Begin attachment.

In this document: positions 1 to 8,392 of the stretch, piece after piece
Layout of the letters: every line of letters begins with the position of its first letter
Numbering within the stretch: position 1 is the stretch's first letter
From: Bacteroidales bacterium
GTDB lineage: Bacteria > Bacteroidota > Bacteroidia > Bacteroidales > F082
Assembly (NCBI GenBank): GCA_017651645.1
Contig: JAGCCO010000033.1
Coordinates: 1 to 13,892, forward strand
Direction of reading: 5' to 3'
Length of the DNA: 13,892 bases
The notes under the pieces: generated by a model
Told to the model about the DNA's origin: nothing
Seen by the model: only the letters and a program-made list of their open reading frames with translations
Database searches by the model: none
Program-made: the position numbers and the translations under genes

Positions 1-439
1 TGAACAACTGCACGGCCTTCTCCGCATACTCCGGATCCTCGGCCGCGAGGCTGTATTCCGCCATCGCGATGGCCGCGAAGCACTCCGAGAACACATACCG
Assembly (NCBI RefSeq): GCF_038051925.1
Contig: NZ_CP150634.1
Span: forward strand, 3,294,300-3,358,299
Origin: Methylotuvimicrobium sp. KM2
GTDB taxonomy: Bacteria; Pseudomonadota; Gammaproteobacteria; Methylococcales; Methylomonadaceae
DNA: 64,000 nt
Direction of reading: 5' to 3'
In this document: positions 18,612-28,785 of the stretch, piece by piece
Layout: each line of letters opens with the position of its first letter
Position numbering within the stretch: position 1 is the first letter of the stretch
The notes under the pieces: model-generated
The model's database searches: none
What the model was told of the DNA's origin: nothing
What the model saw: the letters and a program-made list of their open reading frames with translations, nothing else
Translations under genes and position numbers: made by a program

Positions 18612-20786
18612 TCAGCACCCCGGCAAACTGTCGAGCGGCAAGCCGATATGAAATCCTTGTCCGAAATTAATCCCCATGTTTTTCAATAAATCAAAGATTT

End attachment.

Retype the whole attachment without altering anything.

In this document: positions 1 to 8,392 of the stretch, piece after piece
Layout of the letters: every line of letters begins with the position of its first letter
Numbering within the stretch: position 1 is the stretch's first letter
From: Bacteroidales bacterium
GTDB lineage: Bacteria > Bacteroidota > Bacteroidia > Bacteroidales > F082
Assembly (NCBI GenBank): GCA_017651645.1
Contig: JAGCCO010000033.1
Coordinates: 1 to 13,892, forward strand
Direction of reading: 5' to 3'
Length of the DNA: 13,892 bases
The notes under the pieces: generated by a model
Told to the model about the DNA's origin: nothing
Seen by the model: only the letters and a program-made list of their open reading frames with translations
Database searches by the model: none
Program-made: the position numbers and the translations under genes

Positions 1-439
1 TGAACAACTGCACGGCCTTCTCCGCATACTCCGGATCCTCGGCCGCGAGGCTGTATTCCGCCATCGCGATGGCCGCGAAGCACTCCGAGAACACATACCG
Assembly (NCBI RefSeq): GCF_038051925.1
Contig: NZ_CP150634.1
Span: forward strand, 3,294,300-3,358,299
Origin: Methylotuvimicrobium sp. KM2
GTDB taxonomy: Bacteria; Pseudomonadota; Gammaproteobacteria; Methylococcales; Methylomonadaceae
DNA: 64,000 nt
Direction of reading: 5' to 3'
In this document: positions 18,612-28,785 of the stretch, piece by piece
Layout: each line of letters opens with the position of its first letter
Position numbering within the stretch: position 1 is the first letter of the stretch
The notes under the pieces: model-generated
The model's database searches: none
What the model was told of the DNA's origin: nothing
What the model saw: the letters and a program-made list of their open reading frames with translations, nothing else
Translations under genes and position numbers: made by a program

Positions 18612-20786
18612 TCAGCACCCCGGCAAACTGTCGAGCGGCAAGCCGATATGAAATCCTTGTCCGAAATTAATCCCCATGTTTTTCAATAAATCAAAGATTT